Decorators allow you to attach new functionality to a method without modifying it's behavior. This can be easily implemented in python because functions are treated as first class citizens (i.e a can be passed as arguments or returned from functions).
To put in simple terms:
A Decorator is a function the takes a function and returns a function.
They are used extensively in some popular frameworks like Flask.
This is a simple decorator that prints a statement before and after a function is called.
def dec(f: Callable) -> Callable:
Line 1: We define a new function (which will soon be our decorator) called dec which takes a function f as a parameter. I have added few type hints using
import typingbut it's not necessary and not enforced by the interpreter.
Line 2: We define a new inner function g which takes all the ordinary arguments and keyword arguments that function f takes.
Line 3: Just an example of something that happens before executing function f.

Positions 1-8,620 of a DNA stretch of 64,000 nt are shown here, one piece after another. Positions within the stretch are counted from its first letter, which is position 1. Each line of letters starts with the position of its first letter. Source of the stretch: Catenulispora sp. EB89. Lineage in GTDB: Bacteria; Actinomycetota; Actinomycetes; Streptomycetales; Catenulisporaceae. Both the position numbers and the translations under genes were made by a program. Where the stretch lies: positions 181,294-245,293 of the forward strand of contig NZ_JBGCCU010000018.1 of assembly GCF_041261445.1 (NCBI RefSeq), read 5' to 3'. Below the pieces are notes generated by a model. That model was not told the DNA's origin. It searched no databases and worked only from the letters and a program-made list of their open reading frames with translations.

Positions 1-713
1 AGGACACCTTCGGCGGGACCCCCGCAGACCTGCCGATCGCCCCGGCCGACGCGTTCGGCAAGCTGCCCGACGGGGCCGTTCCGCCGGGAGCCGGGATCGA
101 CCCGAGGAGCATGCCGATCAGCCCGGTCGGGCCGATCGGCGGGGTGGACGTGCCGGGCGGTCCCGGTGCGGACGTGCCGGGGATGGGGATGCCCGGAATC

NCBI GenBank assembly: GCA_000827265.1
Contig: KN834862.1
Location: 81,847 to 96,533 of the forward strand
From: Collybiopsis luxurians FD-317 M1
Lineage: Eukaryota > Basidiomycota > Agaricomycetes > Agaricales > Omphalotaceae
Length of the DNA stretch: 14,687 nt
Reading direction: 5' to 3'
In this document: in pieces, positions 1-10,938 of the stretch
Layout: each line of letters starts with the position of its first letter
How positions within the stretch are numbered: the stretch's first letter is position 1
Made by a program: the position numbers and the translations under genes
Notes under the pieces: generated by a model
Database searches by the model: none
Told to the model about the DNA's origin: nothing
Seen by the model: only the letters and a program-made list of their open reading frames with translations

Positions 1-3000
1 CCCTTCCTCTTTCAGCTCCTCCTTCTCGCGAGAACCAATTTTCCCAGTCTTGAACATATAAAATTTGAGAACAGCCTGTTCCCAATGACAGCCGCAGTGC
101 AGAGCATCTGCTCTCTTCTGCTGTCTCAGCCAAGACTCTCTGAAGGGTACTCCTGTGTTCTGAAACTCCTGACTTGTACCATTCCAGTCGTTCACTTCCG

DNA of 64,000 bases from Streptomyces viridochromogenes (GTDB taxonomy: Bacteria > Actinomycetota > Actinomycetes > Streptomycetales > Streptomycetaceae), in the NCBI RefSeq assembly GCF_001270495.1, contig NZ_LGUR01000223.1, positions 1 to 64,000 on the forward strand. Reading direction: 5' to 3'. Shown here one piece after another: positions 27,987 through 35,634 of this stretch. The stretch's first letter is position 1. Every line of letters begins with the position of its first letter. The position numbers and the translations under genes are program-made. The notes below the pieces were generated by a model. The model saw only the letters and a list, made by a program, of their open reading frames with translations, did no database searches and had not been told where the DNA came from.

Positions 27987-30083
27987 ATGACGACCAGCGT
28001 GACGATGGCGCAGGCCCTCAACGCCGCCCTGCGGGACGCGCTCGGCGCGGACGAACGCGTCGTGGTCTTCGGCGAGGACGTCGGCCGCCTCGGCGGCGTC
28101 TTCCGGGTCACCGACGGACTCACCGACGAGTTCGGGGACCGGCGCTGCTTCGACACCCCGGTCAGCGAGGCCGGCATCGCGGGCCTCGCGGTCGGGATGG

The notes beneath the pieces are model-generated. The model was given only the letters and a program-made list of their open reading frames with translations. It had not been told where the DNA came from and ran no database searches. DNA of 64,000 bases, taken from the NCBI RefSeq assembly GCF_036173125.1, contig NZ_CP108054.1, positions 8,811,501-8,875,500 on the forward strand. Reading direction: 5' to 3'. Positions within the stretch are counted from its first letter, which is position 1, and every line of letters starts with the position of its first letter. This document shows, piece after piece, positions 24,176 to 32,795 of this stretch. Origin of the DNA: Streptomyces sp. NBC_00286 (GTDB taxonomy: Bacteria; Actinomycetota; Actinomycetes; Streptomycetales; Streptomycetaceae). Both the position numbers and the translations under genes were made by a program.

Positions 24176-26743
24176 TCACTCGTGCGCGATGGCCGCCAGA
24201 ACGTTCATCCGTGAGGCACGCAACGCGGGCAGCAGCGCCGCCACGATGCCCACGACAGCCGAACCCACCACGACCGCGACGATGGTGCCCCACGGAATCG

Line 4: Call function f with all of it's arguments and store result in variable r.
Line 5: Just and example of something that happens after executing function f.
Line 6: Returns the result of function f in order to keep it working as intended.
Line 7: Returns the newly decorated function g.
Now let's decorate a simple
add function with the new decorator:
The difference in function name and memory address (line 2 & line 5) will be discussed below.
Here is an applicable example of a decorator that enables you to easily determine how long does a function takes in order to finish execution.
def timer(f: Callable) -> Callable:
You replace the
@timer or even stack multiple decorators on top of each other:
- Line 1: Output of decorator
- Line 2: Output of decorator
- Line 3, 4: The rest of
- Line 5: Output of function
Let's assume you want to keep track of the output of different functions in some sort of a global set. This can be useful for some sort of a simple unit testing solution.
TEST = set()
Not much different than the previous decorators, only is adding a tuple that contains the function name, arguments and result to a global set called
If anything went wrong with the assert statement; the interpreter will halt execution and raise and assert exception.
In order to add additional functionality to a method, the decorator generate a new function with a new name in a new memory address which might confuse some tools and debuggers.
To avoid renaming your function and keep it's original docstring, use
from functools import wraps